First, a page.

Tuesday, March 30, 2010

Traffic Park on Seattle Center Grounds?

Driving toward Interstate-5 through the Rainier Valley or New Holly neighborhoods of Seattle, we often see a group of African immigrants, both adults and children, waiting patiently to cross the street. More often than not they smile, perhaps they hope to charm drivers to stop, but they must wonder why no cars come to a halt. Positioned only 30 feet away from a pedestrian crossing, they seem oblivious to the meaning of the white stripes on the tarmac.

Long ago, when I came to Los Angeles on a student visa, I myself showed my ignorance concerning traffic regulations in the United States. The very first time I drove a car in this country I was halted by a motor cop.
"You drove through the stop sign," he said.
"You know that you're supposed to stop," he stated pulling out his ticket pad.
"Why should I stop if there was nobody coming from any of the other directions?"
"You have to stop. You have an accent, I take it you're not from here?"
"I'm from Holland."
"And in Holland you don't have to stop for a stop sign when there's no other traffic beside you?"
"No, Sir," I said, omitting that we didn't even have stop signs in the Netherlands.
Apparently he thought that was pretty funny, and a good enough reason not to give me a ticket. Pocketing his pad he said he'd let me go with a warning. "Remember, in America you stop each time you see this sign, whether there's traffic or not," he said before riding off.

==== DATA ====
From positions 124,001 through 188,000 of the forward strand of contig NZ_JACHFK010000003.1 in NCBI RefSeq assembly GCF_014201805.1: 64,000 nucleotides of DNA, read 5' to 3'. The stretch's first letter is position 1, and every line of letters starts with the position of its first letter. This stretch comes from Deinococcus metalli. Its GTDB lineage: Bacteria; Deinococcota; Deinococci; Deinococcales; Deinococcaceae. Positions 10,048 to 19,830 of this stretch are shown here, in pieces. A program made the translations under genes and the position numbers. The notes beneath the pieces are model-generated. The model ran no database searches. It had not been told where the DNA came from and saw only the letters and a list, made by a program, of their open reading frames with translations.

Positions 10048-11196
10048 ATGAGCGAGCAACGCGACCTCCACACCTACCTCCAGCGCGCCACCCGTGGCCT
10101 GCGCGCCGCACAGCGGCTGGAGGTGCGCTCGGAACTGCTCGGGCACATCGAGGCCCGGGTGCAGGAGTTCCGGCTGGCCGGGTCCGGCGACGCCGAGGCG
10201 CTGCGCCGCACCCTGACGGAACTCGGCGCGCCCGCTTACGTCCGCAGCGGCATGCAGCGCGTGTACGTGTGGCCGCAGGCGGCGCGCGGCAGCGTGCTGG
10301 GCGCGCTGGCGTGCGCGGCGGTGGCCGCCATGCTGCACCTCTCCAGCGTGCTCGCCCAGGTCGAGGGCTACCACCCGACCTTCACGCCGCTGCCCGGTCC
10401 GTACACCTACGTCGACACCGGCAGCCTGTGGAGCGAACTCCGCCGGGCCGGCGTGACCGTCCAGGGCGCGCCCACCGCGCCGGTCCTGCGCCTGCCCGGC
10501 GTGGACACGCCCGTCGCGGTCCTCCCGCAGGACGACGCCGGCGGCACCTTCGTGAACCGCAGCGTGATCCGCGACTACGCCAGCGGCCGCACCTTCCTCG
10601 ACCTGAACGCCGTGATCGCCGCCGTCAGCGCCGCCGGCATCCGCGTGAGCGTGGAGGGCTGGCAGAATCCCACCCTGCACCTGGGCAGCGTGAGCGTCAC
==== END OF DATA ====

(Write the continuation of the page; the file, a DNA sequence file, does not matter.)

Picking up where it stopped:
Concerning the stop sign I learned quickly. But for at least two decades, I was under the impression that the word for the white stripes on the tarmac that we refer to as "zebra" in the Netherlands, was PedXing in America, and pronounced [pedzing]!
It took me twenty years to realize that PedXing was the abbreviation of Pedestrian Crossing. And that while I come from a country where children are taught "Veilig Verkeerslessen" or Safety (in) Traffic Lessons.

As a child I worried that I wouldn't be allowed to go on the school outing to the Youth Traffic Park if I didn't learn the traffic signs and rules in class. The Youth Traffic Park, the first of its kind, was founded in Assen, a small provincial town in the Netherlands in 1957. The prospect to go there was exciting, for we'd get to peddle around the miniature roads and roundabouts in small cars. In 1988 the Youth Traffic Park was moved to the outskirts of Assen and in 1992 it was renamed Verkeerspark or Traffic Park. More and more attractions have been added to make the Traffic Park a destination for the whole family.

I'd like to see a Traffic Park in Seattle. A perfect location would be at the foot of the Space Needle, in the place of the Fun Forest. It would be a wonderful venue for parties and outings and a great opportunity for the city of Seattle to commission the work of Public Artists. A playful answer to the Sculpture Park!

The Traffic Park in Assen has partnered with ANWB the Dutch equivalent of AAA, and the ANWB offers junior memberships for children, that allows them yearlong free admittance to the Traffic Park. Hey, AAA!

Have you been baffled by foreign traffic rules or are you still by those in your own country? Wouldn't it be fun to go to a Traffic Park where you'll learn the rules by (the right) example?
Post a Comment